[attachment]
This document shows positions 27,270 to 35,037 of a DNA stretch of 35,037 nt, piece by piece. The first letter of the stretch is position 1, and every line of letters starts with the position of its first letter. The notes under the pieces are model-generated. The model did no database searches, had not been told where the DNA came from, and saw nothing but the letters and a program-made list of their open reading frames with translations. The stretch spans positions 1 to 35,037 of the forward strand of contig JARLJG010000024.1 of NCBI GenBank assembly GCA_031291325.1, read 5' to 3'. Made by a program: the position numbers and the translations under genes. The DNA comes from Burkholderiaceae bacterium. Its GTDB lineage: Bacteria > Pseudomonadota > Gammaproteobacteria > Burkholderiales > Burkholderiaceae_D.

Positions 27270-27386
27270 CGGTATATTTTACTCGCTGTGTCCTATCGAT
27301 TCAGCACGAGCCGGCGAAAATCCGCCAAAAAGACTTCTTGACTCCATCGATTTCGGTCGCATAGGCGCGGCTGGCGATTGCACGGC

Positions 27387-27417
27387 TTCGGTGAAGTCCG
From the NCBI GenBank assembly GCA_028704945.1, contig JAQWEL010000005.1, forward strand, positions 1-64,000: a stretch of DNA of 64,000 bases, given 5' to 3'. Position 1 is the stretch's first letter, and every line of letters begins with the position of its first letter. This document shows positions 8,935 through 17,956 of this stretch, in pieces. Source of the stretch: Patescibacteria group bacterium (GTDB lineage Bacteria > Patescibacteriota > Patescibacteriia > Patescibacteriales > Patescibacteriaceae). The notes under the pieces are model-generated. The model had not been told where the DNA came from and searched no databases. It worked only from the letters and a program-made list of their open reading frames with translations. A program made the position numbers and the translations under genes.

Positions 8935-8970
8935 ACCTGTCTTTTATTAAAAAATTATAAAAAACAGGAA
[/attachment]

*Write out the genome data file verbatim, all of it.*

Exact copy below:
This document shows positions 27,270 to 35,037 of a DNA stretch of 35,037 nt, piece by piece. The first letter of the stretch is position 1, and every line of letters starts with the position of its first letter. The notes under the pieces are model-generated. The model did no database searches, had not been told where the DNA came from, and saw nothing but the letters and a program-made list of their open reading frames with translations. The stretch spans positions 1 to 35,037 of the forward strand of contig JARLJG010000024.1 of NCBI GenBank assembly GCA_031291325.1, read 5' to 3'. Made by a program: the position numbers and the translations under genes. The DNA comes from Burkholderiaceae bacterium. Its GTDB lineage: Bacteria > Pseudomonadota > Gammaproteobacteria > Burkholderiales > Burkholderiaceae_D.

Positions 27270-27386
27270 CGGTATATTTTACTCGCTGTGTCCTATCGAT
27301 TCAGCACGAGCCGGCGAAAATCCGCCAAAAAGACTTCTTGACTCCATCGATTTCGGTCGCATAGGCGCGGCTGGCGATTGCACGGC

Positions 27387-27417
27387 TTCGGTGAAGTCCG
From the NCBI GenBank assembly GCA_028704945.1, contig JAQWEL010000005.1, forward strand, positions 1-64,000: a stretch of DNA of 64,000 bases, given 5' to 3'. Position 1 is the stretch's first letter, and every line of letters begins with the position of its first letter. This document shows positions 8,935 through 17,956 of this stretch, in pieces. Source of the stretch: Patescibacteria group bacterium (GTDB lineage Bacteria > Patescibacteriota > Patescibacteriia > Patescibacteriales > Patescibacteriaceae). The notes under the pieces are model-generated. The model had not been told where the DNA came from and searched no databases. It worked only from the letters and a program-made list of their open reading frames with translations. A program made the position numbers and the translations under genes.

Positions 8935-8970
8935 ACCTGTCTTTTATTAAAAAATTATAAAAAACAGGAA